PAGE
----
The Home Front

It is not difficult to understand why the US and the allies in World War II were able to obtain the support of their home front citizens. The forces they were fighting were so evil that support for the "good guys" came easily.

What puzzled me and many others was how citizens of such an advanced and civilized country like Germany could be taken over by an abominable gang like the Nazis and actually support them. What was there about Fascism and Nazism that could persuade people to support tyrants like Adolf Hitler?

The puzzle still exists but it has expanded to include the U.S. The "Good German" has resurrected into the "Good American." How can they justify the irrational and immoral actions of a government that is bent on murdering, maiming and torturing innocent people? A few relatives and friends of mine, I am sad to admit, fall within the Good American category. It is extremely difficult to engage them in an intelligent and rational discussion. They look at me as some ungrateful, misguided . . . well, I really don't know what they think of me.

They claim innocence since they do not engage in those heinous activities and support the government because it is out to destroy the terrorists. Unfortunately in war collateral damage will occur. Those few bad apples who are guilty of war crimes deserve the punishments inflicted on them. Adolf Eichman similarly claimed that he personally never killed, tortured or engaged in any criminal activity; but he was a cog in the wheel that permitted those activities to continue. By their support as reluctant as it may be they are also complicit in those dastardly crimes.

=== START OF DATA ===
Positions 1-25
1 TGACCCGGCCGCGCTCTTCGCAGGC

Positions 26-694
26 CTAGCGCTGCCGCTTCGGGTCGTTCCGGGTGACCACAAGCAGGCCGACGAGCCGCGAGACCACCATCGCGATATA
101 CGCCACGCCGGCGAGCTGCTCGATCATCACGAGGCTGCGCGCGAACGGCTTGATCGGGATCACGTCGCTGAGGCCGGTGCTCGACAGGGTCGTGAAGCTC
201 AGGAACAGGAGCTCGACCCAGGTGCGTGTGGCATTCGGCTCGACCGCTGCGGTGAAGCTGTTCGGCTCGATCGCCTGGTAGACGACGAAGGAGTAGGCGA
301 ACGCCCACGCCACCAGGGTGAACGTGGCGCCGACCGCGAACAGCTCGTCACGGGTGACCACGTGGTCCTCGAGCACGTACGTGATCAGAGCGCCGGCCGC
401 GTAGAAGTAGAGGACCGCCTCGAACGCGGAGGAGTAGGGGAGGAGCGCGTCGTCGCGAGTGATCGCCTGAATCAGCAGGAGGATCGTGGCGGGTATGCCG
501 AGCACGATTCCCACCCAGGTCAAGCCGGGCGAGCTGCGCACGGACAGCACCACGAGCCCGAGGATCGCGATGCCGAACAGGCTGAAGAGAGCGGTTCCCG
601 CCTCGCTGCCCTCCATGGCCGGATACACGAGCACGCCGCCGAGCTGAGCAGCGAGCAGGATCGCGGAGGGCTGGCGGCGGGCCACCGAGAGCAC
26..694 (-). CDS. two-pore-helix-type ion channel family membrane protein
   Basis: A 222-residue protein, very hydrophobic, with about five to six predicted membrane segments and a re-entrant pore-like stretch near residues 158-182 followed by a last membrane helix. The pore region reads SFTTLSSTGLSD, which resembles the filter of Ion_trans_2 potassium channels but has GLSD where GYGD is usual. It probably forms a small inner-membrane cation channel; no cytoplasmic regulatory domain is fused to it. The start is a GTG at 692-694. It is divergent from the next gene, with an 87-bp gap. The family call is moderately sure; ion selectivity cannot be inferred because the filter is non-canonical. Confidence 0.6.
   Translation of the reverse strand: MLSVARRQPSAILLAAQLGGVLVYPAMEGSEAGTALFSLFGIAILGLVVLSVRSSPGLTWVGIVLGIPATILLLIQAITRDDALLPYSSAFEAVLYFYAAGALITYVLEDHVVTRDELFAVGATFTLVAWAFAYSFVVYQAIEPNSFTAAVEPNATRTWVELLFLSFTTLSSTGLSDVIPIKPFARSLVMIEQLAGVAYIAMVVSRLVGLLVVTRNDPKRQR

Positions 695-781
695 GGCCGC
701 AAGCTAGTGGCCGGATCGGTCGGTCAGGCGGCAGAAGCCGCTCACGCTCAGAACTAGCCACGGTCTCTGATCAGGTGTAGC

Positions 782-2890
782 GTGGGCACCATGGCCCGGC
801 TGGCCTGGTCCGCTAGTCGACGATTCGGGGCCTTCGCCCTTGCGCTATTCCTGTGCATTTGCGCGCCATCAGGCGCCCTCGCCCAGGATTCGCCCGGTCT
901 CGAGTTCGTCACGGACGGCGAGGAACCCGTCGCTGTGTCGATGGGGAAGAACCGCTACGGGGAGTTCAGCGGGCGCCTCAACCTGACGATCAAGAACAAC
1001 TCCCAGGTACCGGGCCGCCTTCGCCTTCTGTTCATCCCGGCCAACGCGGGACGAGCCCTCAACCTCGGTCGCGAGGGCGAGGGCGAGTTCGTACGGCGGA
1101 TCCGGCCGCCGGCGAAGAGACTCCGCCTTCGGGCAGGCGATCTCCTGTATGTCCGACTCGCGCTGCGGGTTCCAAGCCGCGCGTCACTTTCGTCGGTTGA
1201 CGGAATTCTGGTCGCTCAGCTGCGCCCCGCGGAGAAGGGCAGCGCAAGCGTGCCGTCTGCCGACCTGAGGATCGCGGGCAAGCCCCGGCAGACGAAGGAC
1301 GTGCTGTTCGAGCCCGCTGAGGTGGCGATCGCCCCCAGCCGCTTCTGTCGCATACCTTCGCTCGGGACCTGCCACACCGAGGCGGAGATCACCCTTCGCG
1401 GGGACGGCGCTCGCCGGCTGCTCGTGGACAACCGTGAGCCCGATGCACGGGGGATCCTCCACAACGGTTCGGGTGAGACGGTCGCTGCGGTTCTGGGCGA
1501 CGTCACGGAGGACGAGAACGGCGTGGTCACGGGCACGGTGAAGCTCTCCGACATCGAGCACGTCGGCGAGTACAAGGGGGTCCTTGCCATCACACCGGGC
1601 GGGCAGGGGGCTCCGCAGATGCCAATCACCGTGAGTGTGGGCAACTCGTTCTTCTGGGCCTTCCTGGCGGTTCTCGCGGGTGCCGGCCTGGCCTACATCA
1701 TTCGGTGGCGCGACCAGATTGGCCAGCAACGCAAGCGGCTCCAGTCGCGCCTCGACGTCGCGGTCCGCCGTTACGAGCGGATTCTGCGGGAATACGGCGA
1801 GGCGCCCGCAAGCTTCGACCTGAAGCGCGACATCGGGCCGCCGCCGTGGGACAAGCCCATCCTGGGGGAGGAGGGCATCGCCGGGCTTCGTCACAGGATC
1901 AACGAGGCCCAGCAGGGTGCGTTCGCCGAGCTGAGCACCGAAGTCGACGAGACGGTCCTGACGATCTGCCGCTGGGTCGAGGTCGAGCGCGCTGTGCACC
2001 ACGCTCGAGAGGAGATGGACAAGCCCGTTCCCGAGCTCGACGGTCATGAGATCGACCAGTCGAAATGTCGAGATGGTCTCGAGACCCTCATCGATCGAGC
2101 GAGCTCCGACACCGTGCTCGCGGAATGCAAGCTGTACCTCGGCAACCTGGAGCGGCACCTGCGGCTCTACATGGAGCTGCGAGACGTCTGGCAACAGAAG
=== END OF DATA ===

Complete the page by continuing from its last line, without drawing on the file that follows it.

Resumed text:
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Internal Resources

America the 'Beautiful' on Swans


About the Author

Philip Greenspan on Swans (with bio).



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This Edition's Internal Links

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Published February 28, 2005